Tag Archives: technology

Back to the books

6 Mar

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I am amazed at how tech reliant I have become. So much of my life seems to revolve around what I need to e-mail, research, or communicate on line. But what happens when mother nature strikes? In this case literally, and your portal to your online world is zapped?

Sydney has been experiencing some very un-summery weather, and for about a week we had some very impressive electrical storms. Unfortunately it seems that both our computer and router were fried in one of the storms, and we’ve been without them for about two weeks now. Frustrating and inconvenient? – yes! The end of the world as we know it? – no way. An opportunity to reconnect with an old school way of doing things? – Definitely!

I’ve talked about going slow before. You can refresh your memory here. The difference is that last time it was voluntary and this time it is an enforced tech-out.

I have had to come up with some creative ways to get plans finished, prepare quotes and research and select plants. I have a fantastic library of books, and the lack of computer has given me the opportunity to open the bookshelf doors and reacquaint myself with these old friends. I had actually forgotten about some of the books, so it was like a little walk down memory lane.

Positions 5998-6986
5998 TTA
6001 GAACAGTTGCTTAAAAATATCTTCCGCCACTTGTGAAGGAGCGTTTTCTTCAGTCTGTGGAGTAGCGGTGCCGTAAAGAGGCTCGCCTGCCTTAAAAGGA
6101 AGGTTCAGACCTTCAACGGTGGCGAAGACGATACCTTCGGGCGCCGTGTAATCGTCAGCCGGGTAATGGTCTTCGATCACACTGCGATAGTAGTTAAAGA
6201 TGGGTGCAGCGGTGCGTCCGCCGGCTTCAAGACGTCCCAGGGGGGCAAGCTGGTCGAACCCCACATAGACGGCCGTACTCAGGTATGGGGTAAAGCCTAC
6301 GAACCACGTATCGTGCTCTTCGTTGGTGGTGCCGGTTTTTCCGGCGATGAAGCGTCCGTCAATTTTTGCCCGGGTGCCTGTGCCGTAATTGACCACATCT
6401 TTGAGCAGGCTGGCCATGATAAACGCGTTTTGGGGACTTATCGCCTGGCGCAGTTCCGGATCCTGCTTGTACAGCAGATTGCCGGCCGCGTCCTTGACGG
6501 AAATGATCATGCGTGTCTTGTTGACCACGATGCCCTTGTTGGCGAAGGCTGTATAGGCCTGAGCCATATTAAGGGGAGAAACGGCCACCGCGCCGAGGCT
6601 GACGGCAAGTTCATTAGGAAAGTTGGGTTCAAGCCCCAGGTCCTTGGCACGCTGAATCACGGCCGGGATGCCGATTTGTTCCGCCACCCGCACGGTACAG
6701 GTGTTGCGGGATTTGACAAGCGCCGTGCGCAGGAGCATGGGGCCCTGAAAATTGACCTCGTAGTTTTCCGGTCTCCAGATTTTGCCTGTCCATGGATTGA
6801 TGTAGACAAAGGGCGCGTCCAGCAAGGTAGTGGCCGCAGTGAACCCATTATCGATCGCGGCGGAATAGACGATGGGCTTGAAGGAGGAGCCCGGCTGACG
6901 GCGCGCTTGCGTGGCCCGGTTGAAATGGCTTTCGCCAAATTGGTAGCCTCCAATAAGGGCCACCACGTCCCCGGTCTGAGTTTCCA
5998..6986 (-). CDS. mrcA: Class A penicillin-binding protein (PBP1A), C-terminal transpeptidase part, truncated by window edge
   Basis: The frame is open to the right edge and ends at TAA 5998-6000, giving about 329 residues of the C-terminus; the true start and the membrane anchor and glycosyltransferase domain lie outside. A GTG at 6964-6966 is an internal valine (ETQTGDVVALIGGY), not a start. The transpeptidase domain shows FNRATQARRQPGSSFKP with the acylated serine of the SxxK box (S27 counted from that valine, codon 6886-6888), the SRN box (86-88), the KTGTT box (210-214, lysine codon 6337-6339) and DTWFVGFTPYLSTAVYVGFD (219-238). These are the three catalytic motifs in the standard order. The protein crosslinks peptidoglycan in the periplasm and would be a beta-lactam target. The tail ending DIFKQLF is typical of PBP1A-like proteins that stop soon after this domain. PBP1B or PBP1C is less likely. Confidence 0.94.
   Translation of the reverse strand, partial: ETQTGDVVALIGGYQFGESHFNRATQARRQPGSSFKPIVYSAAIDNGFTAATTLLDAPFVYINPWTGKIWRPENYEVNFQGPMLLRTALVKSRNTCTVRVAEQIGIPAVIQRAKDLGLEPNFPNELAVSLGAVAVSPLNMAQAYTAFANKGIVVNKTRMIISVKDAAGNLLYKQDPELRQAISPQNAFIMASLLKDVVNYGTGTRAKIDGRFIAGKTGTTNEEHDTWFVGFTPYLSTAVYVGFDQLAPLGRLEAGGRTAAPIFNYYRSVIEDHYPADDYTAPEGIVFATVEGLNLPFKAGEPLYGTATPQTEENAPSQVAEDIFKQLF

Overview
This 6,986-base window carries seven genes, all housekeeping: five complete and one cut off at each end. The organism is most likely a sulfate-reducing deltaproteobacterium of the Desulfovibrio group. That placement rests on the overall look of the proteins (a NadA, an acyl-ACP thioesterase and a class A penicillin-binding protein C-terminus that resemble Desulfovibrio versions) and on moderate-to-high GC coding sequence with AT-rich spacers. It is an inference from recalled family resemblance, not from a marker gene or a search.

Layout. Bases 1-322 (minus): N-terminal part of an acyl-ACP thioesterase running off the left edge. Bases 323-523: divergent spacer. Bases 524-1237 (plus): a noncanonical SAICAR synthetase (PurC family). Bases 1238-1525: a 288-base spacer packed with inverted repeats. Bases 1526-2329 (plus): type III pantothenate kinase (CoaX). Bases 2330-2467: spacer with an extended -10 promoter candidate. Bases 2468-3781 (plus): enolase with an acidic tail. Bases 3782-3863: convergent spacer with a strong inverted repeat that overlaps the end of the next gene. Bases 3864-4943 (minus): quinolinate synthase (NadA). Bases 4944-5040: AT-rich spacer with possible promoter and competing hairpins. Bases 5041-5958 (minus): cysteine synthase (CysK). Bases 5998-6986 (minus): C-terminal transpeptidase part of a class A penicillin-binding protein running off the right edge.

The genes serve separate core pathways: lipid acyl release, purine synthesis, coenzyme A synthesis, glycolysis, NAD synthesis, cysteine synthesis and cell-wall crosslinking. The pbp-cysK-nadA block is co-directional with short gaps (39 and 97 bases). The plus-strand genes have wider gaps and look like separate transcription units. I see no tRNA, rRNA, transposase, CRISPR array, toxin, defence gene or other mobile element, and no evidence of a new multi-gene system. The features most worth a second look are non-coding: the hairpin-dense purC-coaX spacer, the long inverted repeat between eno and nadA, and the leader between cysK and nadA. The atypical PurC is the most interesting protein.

Some of my books were bought while I was travelling, some when I was at University, and others were gifts. It was the books that were gifts that bring back the best memories. My Mum has given me a mountain of landscape books over the years, she knows me well. She also has a great eye for books, and having been the wife of an architect and mum of a landscape architect she’s learnt a few things about design over the years. I’ve spent a bit too much time flipping through the books she brought back from the US, or the gorgeous Australian Garden Design book she gave me a couple of years ago, but it was the Collection of Australian Wildflower Illustrations that made me stop and think.

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Mum and Dad (or should I say Santa) gave me this book for Christmas when I was 10. Long before I was a landscape architect, before I think I had even considered it as a career choice. I remember spending hours flicking through the pages and savouring the delicate water colour illustrations. Could it have been this book that started me down the path I’m following? Could it have sown the little seed that has grown into the garden of my life?

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I’m quite enjoying my tech exile for the short term, my books are keeping me company, and reminding me of my roots, but I can’t wait to re-discover the convenience of the world at my fingertips.

Sam

The art of slow

4 Jul

The Drama Queen taking it slow